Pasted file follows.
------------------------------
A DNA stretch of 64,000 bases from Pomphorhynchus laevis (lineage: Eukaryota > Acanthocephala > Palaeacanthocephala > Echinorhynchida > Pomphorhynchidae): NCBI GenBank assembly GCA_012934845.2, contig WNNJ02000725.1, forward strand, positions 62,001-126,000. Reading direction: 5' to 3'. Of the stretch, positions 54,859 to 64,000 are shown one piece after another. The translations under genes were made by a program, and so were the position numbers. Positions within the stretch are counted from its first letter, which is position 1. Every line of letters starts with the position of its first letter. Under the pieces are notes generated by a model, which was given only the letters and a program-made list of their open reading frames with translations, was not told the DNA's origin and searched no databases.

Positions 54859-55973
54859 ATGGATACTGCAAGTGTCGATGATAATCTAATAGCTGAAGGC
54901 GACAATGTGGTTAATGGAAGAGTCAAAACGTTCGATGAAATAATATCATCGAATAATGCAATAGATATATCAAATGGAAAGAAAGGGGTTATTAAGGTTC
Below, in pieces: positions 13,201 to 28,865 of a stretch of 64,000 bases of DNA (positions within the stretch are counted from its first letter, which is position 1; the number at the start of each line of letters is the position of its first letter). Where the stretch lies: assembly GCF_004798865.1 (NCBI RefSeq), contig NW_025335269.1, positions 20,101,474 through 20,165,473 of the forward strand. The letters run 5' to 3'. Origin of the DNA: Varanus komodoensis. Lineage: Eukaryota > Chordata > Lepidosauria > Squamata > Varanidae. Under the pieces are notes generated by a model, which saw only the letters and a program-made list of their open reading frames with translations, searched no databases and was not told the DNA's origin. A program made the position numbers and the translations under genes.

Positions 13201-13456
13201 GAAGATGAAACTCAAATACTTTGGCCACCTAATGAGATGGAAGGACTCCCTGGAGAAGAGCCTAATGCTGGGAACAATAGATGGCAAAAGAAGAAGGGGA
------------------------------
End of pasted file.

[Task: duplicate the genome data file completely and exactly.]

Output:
A DNA stretch of 64,000 bases from Pomphorhynchus laevis (lineage: Eukaryota > Acanthocephala > Palaeacanthocephala > Echinorhynchida > Pomphorhynchidae): NCBI GenBank assembly GCA_012934845.2, contig WNNJ02000725.1, forward strand, positions 62,001-126,000. Reading direction: 5' to 3'. Of the stretch, positions 54,859 to 64,000 are shown one piece after another. The translations under genes were made by a program, and so were the position numbers. Positions within the stretch are counted from its first letter, which is position 1. Every line of letters starts with the position of its first letter. Under the pieces are notes generated by a model, which was given only the letters and a program-made list of their open reading frames with translations, was not told the DNA's origin and searched no databases.

Positions 54859-55973
54859 ATGGATACTGCAAGTGTCGATGATAATCTAATAGCTGAAGGC
54901 GACAATGTGGTTAATGGAAGAGTCAAAACGTTCGATGAAATAATATCATCGAATAATGCAATAGATATATCAAATGGAAAGAAAGGGGTTATTAAGGTTC
Below, in pieces: positions 13,201 to 28,865 of a stretch of 64,000 bases of DNA (positions within the stretch are counted from its first letter, which is position 1; the number at the start of each line of letters is the position of its first letter). Where the stretch lies: assembly GCF_004798865.1 (NCBI RefSeq), contig NW_025335269.1, positions 20,101,474 through 20,165,473 of the forward strand. The letters run 5' to 3'. Origin of the DNA: Varanus komodoensis. Lineage: Eukaryota > Chordata > Lepidosauria > Squamata > Varanidae. Under the pieces are notes generated by a model, which saw only the letters and a program-made list of their open reading frames with translations, searched no databases and was not told the DNA's origin. A program made the position numbers and the translations under genes.

Positions 13201-13456
13201 GAAGATGAAACTCAAATACTTTGGCCACCTAATGAGATGGAAGGACTCCCTGGAGAAGAGCCTAATGCTGGGAACAATAGATGGCAAAAGAAGAAGGGGA